Sen. Panfilo M. Lacson on Friday posed these two critical questions to those wanting to lead at least 110 million Filipinos in 2022.
Lacson also stressed the seriousness of the problems facing the country, with the situation at Taal Volcano adding to the list.
“On the one hand, you have to make sure you are in the conversation and be in a position to win in the first place. But more importantly, you have to get a firm grasp of the problems besetting the country because what if you win, and you’re unprepared to face the problems? These are two equally important questions you have to ask yourself,” Lacson said in an interview on DZRH radio.
We will have to find out how much is readily available in calamity funds of the national government (NDRRMF, or National Disaster Risk Reduction and Management Fund) and the LGUs affected (LDRRMF, or Local Disaster Risk Reduction and Management Fund). As per the Philippine Disaster Risk Reduction and Management Act of 2010 or RA 10121, LGUs are mandated to allocate at least 5% of their regular sources of income, including their IRA, for their LDRRMF. If unexpended since there are no calamities, the cumulative LDRRMF are kept in a special fund to be used in situations like the Taal eruption.
The same provision of RA 10121 applies to all the municipalities and barangays affected or not by calamities.
Batangas province in this instant case had allocated P183 million in their 2019 annual budget alone for their PDRRMF although it appears 70% has been allocated for overhead expenses like MOOE, and only P55 million was for calamity. The same is true for the different municipalities and barangays within the province.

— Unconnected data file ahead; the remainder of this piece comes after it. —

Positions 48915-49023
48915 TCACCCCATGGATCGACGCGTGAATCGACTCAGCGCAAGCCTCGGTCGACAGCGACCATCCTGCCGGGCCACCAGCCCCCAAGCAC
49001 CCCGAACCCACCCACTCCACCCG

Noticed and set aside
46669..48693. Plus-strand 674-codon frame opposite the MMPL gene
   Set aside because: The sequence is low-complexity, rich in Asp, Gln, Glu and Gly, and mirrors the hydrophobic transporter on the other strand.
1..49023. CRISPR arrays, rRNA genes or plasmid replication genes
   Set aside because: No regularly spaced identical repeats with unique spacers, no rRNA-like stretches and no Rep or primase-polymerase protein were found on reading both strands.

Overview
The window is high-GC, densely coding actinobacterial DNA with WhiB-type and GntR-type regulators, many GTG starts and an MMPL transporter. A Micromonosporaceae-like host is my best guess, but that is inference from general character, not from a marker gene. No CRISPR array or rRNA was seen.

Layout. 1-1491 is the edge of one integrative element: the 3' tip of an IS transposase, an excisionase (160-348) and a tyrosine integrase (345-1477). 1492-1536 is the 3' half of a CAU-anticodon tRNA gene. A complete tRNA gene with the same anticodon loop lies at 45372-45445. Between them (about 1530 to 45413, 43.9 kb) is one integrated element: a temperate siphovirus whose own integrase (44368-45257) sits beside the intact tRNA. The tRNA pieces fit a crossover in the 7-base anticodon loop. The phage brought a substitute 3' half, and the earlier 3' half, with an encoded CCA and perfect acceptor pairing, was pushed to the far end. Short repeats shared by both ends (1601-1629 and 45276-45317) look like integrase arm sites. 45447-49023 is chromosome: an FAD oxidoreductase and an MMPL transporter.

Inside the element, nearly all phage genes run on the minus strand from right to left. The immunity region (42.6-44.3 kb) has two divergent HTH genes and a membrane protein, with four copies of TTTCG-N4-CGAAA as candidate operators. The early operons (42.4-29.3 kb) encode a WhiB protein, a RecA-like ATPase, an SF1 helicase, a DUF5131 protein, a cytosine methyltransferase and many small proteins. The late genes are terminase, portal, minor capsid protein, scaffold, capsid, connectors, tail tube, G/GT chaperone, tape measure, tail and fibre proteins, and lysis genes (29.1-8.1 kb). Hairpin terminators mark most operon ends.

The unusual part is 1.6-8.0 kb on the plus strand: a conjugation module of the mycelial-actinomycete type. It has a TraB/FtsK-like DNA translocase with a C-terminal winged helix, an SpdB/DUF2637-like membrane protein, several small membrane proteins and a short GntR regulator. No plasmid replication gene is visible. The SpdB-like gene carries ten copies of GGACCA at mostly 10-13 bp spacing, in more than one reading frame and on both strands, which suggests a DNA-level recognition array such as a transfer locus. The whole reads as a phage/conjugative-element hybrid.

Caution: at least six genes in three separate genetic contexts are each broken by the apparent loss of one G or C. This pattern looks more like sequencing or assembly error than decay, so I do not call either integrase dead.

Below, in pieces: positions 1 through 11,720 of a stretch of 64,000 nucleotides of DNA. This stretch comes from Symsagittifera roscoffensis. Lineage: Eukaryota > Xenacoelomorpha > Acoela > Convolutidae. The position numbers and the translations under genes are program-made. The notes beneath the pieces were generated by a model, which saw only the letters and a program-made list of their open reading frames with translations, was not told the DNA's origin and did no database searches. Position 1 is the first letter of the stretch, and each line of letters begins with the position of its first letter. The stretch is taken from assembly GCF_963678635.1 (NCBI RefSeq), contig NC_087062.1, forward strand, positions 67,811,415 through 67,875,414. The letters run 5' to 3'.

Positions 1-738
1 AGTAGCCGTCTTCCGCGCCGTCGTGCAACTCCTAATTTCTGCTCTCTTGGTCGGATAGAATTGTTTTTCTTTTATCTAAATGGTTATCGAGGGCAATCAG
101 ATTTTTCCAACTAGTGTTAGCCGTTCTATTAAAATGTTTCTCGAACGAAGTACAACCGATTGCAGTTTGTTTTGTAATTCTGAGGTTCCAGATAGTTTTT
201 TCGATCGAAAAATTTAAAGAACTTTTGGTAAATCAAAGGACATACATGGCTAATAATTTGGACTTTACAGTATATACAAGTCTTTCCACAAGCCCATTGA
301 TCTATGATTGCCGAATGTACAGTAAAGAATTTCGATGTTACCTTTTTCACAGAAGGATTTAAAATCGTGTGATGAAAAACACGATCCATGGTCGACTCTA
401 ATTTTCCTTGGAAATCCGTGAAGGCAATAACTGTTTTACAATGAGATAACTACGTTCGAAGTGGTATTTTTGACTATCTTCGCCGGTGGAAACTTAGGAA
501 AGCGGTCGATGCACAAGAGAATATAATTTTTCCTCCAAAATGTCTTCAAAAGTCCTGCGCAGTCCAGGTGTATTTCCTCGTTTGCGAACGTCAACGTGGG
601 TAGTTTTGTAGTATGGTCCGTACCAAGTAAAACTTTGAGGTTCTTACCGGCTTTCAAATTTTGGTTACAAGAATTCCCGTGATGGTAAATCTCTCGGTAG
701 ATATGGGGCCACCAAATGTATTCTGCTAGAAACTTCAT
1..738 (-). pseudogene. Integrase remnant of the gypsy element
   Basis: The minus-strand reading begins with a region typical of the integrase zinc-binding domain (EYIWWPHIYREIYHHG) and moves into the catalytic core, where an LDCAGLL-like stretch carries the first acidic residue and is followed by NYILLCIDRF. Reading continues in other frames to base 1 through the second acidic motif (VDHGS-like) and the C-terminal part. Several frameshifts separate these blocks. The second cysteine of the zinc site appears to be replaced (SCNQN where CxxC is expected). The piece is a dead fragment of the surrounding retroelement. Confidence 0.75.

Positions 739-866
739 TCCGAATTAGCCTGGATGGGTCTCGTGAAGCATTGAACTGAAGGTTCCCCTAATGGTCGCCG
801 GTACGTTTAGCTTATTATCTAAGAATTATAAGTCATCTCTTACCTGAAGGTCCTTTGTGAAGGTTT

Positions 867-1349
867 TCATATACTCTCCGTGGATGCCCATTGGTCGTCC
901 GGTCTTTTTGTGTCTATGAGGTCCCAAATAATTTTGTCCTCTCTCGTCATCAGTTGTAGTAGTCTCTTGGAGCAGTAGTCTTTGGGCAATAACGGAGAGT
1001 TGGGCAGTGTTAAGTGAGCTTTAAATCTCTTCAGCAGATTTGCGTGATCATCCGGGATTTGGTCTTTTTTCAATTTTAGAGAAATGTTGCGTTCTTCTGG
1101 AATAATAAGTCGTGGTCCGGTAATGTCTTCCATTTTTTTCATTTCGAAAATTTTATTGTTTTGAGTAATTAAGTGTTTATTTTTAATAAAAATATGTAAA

There is no saying that I am not supporting the expeditious passage of the budget measure. I’m only saying we have to find out if P30 billion is a bit more or even not sufficient to help the LGUs affected by the Taal Volcano eruption.
Patapos na ang matagal at nakakainip na paghihintay.
Ito ang mga saloobin na baon pauwi ng mga residente ng Batangas na nagtungo sa tanggapan ni Senador Panfilo Lacson sa Senado, tangan-tangan ang mga kopya ng mga dokumento para sa lupaing pag-aari nila na tinamaan ng mga proyekto ng Department of Public Works and Highways (DPWH).
Ang mga residente na pawang mga magsasaka ay kabilang sa tinatayang 140 pamilyang nagmamay-ari ng mga lupain na nahagip ng road right-of-way (RROW) na tangay ng mga proyektong imprastraktura ng naturang ahensiya na magpahanggang ngayon ay naghihintay na mabayaran sa perwisyong inabot alinsunod sa batas.
Bagama’t naging emosyonal ang simula ng meeting ng mga residente at kinatawan ng DPWH, nakahanap sila ng “middle ground,” ayon kay Lacson.
“I advised the Regional Director of the DPWH Region IV-A to simply find a solution instead of arguing and looking for problems. There’s P250 million in ROW appropriations for the Batangas project and there should be no reason to make those poor souls wait,” ani Lacson.
The long wait for compensation may finally be over for landowners affected by right-of-way (ROW) issues involving projects of the Department of Public Works and Highways (DPWH).
Some of the landowner-claimants from Batangas met with regional representatives of the DPWH on Monday afternoon, in the office of Sen. Panfilo M. Lacson.
While the meeting between the Batangas ROW claimants and the DPWH representatives started on a highly emotional note, the parties eventually found a middle ground, Lacson noted.
“I advised the Regional Director of the DPWH Region IV-A to simply find a solution instead of arguing and looking for problems. There’s P250 million in ROW appropriations for the Batangas project and there should be no reason to make those poor souls wait,” he said.
“I will continue to urge the DPWH leadership to render justice especially to the poor claimants who don’t have the wherewithal to have their claims processed and finalized,” he added.
The killing of priests, prosecutors, and former and incumbent local officials in broad daylight and in full view of the public may be suggestive of the impunity and brazenness of those responsible for such acts.
The Philippine National Police should feel challenged, if not taunted. And they must immediately consider stricter firearms control strategies before similar killings could reach ubiquitous levels.